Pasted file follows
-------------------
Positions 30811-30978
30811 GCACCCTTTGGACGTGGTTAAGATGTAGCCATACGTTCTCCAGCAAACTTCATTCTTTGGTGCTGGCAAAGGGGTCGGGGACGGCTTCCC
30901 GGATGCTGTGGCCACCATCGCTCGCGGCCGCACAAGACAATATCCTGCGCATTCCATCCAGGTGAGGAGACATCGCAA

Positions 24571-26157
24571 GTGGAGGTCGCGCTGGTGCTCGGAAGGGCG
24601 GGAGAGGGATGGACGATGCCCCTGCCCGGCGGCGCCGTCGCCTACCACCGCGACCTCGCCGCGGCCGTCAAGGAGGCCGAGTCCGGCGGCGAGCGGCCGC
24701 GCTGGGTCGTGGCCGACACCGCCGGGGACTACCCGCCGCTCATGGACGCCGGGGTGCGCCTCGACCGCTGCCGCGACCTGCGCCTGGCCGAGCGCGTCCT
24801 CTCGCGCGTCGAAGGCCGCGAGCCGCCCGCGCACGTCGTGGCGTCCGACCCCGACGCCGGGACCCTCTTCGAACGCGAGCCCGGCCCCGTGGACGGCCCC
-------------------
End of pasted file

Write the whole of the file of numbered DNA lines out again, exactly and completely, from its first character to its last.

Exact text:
Positions 30811-30978
30811 GCACCCTTTGGACGTGGTTAAGATGTAGCCATACGTTCTCCAGCAAACTTCATTCTTTGGTGCTGGCAAAGGGGTCGGGGACGGCTTCCC
30901 GGATGCTGTGGCCACCATCGCTCGCGGCCGCACAAGACAATATCCTGCGCATTCCATCCAGGTGAGGAGACATCGCAA

Positions 24571-26157
24571 GTGGAGGTCGCGCTGGTGCTCGGAAGGGCG
24601 GGAGAGGGATGGACGATGCCCCTGCCCGGCGGCGCCGTCGCCTACCACCGCGACCTCGCCGCGGCCGTCAAGGAGGCCGAGTCCGGCGGCGAGCGGCCGC
24701 GCTGGGTCGTGGCCGACACCGCCGGGGACTACCCGCCGCTCATGGACGCCGGGGTGCGCCTCGACCGCTGCCGCGACCTGCGCCTGGCCGAGCGCGTCCT
24801 CTCGCGCGTCGAAGGCCGCGAGCCGCCCGCGCACGTCGTGGCGTCCGACCCCGACGCCGGGACCCTCTTCGAACGCGAGCCCGGCCCCGTGGACGGCCCC